However, I think with this release, for pitch manipulation of monophonic audio such as vocals or instrumental melody lines, Graphical Mode editing has reached a point where, both in terms of ease of use and the naturalness of the results, it can slug it out toe-to-toe with Melodyne. Leaving aside the arguments over whether pitch-correction this sophisticated is a desirable thing for the music industry, Auto-Tune deserves its iconic status but, equally, it remains at the cutting edge.
Melodyne lacks the true automatic mode found in Auto-Tune, but its graphic editing options for both pitch and timing are hugely impressive, and the polyphonic editing offered by the Editor and Studio versions is jaw-dropping. Low Latency Mode One of the two new Automatic Mode features is perhaps aimed at the less experienced singer, but will also prove invaluable to those who deliberately use Auto-Tune as an effect. If you monitor a live vocal through Auto-Tune 8 with the Low Latency option switched off, unsurprisingly, there is a short processing delay, and if you are also listening to the unprocessed vocal, the effect is not unlike a very short slapback echo.
Engage the Low Latency option and that delay pretty much disappears completely, to the point where if you monitor both dry and processed signals, all you are left with is the faintest of phasing between the two signals.
Perhaps this feature is not something a more experienced or technically proficient singer might need, but I can see how it would be useful when working with a less confident performer. Pros Very transparent pitch and time manipulation. Graphical Mode has become a mature and powerful working environment. Flex-Tune is a great addition to Automatic Mode. Cons A few graphical quirks when editing with Auto Scroll engaged.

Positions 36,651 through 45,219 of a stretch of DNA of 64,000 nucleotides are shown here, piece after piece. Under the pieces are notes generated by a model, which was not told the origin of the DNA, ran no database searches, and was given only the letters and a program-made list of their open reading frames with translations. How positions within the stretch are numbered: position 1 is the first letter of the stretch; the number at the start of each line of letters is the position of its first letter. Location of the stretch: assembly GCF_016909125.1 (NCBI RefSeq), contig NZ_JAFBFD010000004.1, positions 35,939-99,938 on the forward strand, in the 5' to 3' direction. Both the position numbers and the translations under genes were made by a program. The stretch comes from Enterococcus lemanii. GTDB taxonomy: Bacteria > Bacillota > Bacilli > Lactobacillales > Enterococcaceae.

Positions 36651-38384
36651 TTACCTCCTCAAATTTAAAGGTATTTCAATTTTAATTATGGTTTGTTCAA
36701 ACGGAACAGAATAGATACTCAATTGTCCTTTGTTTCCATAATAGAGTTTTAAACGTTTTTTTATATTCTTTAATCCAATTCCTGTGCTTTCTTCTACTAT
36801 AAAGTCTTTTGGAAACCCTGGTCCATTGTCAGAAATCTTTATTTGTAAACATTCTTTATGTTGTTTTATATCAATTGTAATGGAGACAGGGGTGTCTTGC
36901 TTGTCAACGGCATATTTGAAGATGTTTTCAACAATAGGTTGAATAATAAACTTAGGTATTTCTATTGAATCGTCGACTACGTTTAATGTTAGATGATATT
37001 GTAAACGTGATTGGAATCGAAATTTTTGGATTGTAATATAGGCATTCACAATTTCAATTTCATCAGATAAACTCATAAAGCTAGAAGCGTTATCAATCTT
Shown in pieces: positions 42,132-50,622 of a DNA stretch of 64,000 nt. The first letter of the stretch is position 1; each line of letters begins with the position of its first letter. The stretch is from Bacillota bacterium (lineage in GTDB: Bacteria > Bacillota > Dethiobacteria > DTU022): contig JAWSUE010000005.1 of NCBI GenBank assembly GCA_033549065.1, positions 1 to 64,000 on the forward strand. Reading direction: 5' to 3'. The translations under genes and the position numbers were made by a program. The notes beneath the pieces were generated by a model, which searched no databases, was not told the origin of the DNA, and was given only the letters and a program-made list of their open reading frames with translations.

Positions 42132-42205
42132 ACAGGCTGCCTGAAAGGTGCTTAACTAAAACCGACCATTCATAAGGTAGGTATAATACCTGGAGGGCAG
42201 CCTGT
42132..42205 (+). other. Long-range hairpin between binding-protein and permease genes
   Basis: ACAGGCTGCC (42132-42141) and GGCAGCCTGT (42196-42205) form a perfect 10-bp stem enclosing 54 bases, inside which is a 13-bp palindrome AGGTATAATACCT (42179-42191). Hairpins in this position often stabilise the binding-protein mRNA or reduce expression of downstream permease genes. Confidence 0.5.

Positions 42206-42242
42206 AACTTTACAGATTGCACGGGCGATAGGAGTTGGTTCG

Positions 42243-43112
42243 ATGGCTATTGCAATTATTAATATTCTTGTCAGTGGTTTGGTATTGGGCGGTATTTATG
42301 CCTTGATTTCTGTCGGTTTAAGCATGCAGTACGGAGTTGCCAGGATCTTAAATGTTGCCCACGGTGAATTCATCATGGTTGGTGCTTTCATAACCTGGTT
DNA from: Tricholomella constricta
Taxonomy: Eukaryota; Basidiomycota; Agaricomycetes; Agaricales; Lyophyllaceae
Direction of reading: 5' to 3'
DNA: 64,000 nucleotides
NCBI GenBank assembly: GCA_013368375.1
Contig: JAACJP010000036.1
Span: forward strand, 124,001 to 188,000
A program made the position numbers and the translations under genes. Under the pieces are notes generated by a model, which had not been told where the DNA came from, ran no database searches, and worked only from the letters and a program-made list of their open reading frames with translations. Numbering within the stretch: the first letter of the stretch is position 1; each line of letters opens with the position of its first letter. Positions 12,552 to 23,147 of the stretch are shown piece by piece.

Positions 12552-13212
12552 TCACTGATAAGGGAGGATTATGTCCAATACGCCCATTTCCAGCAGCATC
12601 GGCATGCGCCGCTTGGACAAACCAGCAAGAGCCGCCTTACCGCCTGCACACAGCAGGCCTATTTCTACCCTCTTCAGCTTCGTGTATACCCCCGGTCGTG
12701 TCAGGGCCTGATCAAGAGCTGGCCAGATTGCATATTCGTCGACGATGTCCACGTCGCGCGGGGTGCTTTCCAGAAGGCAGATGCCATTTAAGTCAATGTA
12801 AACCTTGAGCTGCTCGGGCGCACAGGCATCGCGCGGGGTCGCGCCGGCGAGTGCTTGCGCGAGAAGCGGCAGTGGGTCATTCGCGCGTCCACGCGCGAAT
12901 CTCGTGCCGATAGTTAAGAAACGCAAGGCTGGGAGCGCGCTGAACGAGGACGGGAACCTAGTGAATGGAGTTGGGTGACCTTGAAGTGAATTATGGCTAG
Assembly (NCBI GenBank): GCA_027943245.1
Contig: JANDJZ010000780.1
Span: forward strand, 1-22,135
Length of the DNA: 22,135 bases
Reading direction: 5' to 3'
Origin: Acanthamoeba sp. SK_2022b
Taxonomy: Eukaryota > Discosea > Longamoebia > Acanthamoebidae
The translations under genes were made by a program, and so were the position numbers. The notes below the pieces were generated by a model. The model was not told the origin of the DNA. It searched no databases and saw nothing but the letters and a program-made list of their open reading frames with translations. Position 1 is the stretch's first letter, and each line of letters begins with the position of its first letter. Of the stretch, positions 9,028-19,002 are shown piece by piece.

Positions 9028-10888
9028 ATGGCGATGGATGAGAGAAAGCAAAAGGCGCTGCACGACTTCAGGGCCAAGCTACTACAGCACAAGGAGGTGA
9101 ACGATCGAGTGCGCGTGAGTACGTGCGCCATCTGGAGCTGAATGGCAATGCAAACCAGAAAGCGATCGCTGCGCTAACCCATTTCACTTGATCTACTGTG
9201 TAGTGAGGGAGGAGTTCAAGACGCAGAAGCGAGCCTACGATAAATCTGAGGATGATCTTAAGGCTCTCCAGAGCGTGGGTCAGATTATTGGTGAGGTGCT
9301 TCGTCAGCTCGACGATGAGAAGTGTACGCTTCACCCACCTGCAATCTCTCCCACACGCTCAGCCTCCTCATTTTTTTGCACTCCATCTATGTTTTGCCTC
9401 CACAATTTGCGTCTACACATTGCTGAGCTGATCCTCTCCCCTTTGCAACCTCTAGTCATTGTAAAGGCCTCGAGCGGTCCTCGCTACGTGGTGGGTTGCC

A volume control for the note preview mode would be helpful.
Software Downloads. Select a product installer to download: the AVOX 4 installer. For Auto-Tune Vocal Studio, download Auto-Tune Pro and AVOX 4. Get the guaranteed best price on Vocal Software like the Antares Auto-Tune 8 Native Software Download at Musician’s Friend. Get a low price and free shipping. New in Auto-Tune 8 is Antares’ revolutionary new Flex-Tune At all other times, they are free to sing with whatever vocal gestures best.
Discontinued Software Downloads
How does the new version shape up against the competition? Some items of technology have acquired such an iconic status that the product name has become a verb. The classic example is the Hoover vacuum cleaner, but in the world of music technology, the same thing has happened with Auto-Tune. Of course, just as Hoover have plenty of competition when it comes to sucking up dust from your floor, Auto-Tune is now far from the only game in town when it comes to pitch-correction.
SOUND ON SOUND
Download When it comes to recording a song you can encounter certain problems with the tone and the tempo of a voice or instrument, and as a consequence of this it may be necessary to record it all several times until it is perfect, or at least that was what happened until Antares Auto-Tune was launched, a program that combines perfectly with Pro Tools to fix these problems automatically or manually. Your songs as perfect as ever Antares Auto-Tune includes a tool which can automatically fix the tone and brings it to the nearest one, offering you the possibility to mark a target tone so that the changes take place during the recording.
Watch: Auto-Tune Pro Download ( Latest) for Windows 10, 8, 7
Auto-Tune is said to be the biggest-selling plug-in of all time. How does the new version shape up against the competition?. Autotune and pitch correction has a variety of uses, from fixing subtle vocal effects. Click here to check out our list of free autotune plugins! Download it here. 7/10 ( votes) – Download Antares Auto-Tune Free. Antares Auto-Tune is the ultimate professional tool to be able to solve tone problems during the recording.